IEA EBC Annex 68—Ambitions and Achievements in Hindsight

The overall objective of the IEA EBC Annex 68” Project, “Indoor Air Quality Design and Control in Low Energy Residential Buildings”, has been to develop the fundamental basis for optimal design and control strategies for good Indoor Air Quality (IAQ) in highly energy efficient residential buildings, and to disseminate this information for use in practice. The project was defined in 2015, the working phase lasted for the years 2016-19, and the project was concluded with publications on 2020.

Modelling the Similarity and the Potential of VOC and Moisture Buffering Capacities of Hemp Concrete on Indoor Air Quality and Relative Humidity

The means for keeping the indoor relative humidity (RH) and pollutant concentration below a threshold level of interests are necessary and essential to improving building performance in terms of indoor air quality (IAQ), energy performance and durability of building materials. In this paper, the similarity between the moisture and VOC (Volatile Organic Compounds) transport models is applied to study the effect of toluene (a typical VOC) and moisture buffering capacities of a hemp concrete wall on indoor toluene concentration and RH.

Indoor Environmental Parameters: Considering Measures of Microbial Ecology in the Characterization of Indoor Air Quality

Urbanization has led to systemic environmental factors that degrade air quality and microbial diversity, negatively impacting human health and wellbeing. Conventional building Heating, Ventilation and Air Conditioning (HVAC) units that filter airborne pollutants and support Indoor Air Quality (IAQ), are often energy intensive, decrease indoor microbial diversity, and are still unable to address specific pollutants or seasonal psychrometric profiles.

Metrics on perception, concentration and characterization of Indoor Air Quality in a University Library

A longitudinal study was conducted to establish metrics on perception, concentration and characterization of indoor air quality (IAQ) at a university library building. A questionnaire was applied to library staff in 2016 and 2017 to measure perceived indoor air quality (PIAQ) and perceived respiratory health impacts (PRHI). Measurements of PM2.5-10 and PM2.5 concentration levels were made in 2017 and 2019, respectively.

Simulating Ventilation for Indoor Air Quality of Non-domestic Environments in London Schools: A Building-based Bottom-up Approach

In the UK, people spend over 90% of a day indoors. On weekdays, when outdoor air pollution concentrations peak in the morning and in the late afternoon, people are usually either in non-domestic premises or on their way to/from non-domestic premises. Therefore, establishing the distributions of indoor air pollutant concentrations in non-domestic environments is essential to model human exposure to hazardous air pollution, especially for vulnerable populations, such as schoolchildren or patients in hospitals.

Ventilation for Energy Efficiency and Improved Indoor Air Quality in University Classrooms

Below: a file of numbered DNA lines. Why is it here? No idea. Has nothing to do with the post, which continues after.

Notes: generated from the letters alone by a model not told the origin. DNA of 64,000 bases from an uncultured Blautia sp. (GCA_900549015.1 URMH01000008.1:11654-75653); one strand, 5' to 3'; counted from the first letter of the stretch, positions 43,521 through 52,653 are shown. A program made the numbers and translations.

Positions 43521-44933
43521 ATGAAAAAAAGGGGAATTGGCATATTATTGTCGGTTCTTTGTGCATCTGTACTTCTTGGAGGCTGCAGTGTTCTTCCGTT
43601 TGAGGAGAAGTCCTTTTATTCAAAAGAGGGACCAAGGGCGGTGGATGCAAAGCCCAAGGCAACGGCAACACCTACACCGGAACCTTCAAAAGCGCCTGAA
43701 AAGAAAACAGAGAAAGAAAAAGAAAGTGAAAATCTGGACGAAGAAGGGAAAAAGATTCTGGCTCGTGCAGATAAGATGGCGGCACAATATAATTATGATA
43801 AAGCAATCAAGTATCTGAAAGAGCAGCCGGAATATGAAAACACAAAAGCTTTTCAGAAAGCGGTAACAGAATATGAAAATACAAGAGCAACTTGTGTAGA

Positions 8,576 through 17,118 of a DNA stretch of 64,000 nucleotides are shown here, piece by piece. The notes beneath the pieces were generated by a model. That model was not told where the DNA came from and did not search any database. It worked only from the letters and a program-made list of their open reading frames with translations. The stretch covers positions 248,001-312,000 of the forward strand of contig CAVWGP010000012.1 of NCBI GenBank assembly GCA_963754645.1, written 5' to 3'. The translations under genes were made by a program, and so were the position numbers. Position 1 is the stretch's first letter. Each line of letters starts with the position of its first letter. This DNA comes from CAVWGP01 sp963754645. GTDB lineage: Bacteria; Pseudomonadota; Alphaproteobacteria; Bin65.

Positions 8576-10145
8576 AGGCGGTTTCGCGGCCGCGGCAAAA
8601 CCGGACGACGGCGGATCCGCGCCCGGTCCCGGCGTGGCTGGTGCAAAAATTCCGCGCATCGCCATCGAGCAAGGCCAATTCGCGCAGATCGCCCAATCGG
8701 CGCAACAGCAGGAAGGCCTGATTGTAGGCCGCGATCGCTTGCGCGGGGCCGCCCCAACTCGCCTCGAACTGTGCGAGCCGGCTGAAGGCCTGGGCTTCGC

This paper reports preliminary analysis from a large field study of 100 university classrooms in Central Texas. Lecture classrooms and auditoriums were sampled for three consecutive weekdays in the 2019 – 2020 academic year. Carbon dioxide (CO2) concentrations, used as a marker for both ventilation and exposure, and temperature were measured in the general room area and when able, the supply airstream. HVAC control data that relates to ventilation was also saved for comparison.

Hemp concrete walls: evaluation of the relationship between CO2 and TVOC

Climate change is driving the construction sector to use of more environmentally friendly and sustainable materials. Hemp concrete has been recently adopted as an innovative solution by the building industry to reduce emissions, as this material stores more CO2 than the emitted during its production. Part of this storage occurs during its service life leading to a reduction of indoor CO2 levels. CO2 has been widely used as a proxy for evaluating indoor air quality (IAQ).

A qualitative evaluation of the resiliency of Personalized Environmental Control Systems (PECS)

A Personalized Environmental Control System (PECS) aims to condition the immediate surrounding of occupants. This approach is fundamentally different from typical HVAC systems, which aim to create uniform indoor environments, regardless of the occupant preferences. PECS has several advantages including allowing occupants to adjust their immediate surroundings according to their preferences, which could improve their satisfaction with the indoor environment, and may lead to higher productivity.

Past and Recent Developments of Personalized Environmental Control Systems

Personalized Environmental Control Systems (PECS) condition the immediate surroundings of occupants, and they are expected to provide increased comfort, health, and productivity. Studies have reported on their benefits and limitations in addressing individual Indoor Environmental Quality (IEQ) factors, especially in terms of thermal comfort and indoor air quality. The COVID-19 pandemic and risks associated to climate change, such as heat waves, highlight the necessity for PECS that can address multiple IEQ factors.

Advantages and limitations of Personalized Environmental Control Systems (PECS)

Personalized Environmental Control Systems (PECS) with the functions of heating, cooling, ventilation, lighting, and acoustics have the advantage of controlling the localized environment at occupant’s workstation by their preference instead of conditioning an entire space. This improves personal comfort, health of the occupants, and energy efficiency of the entire heating, ventilation and air-conditioning (HVAC) system substantially. Some of the major advantages and limitations of PECS are summarized.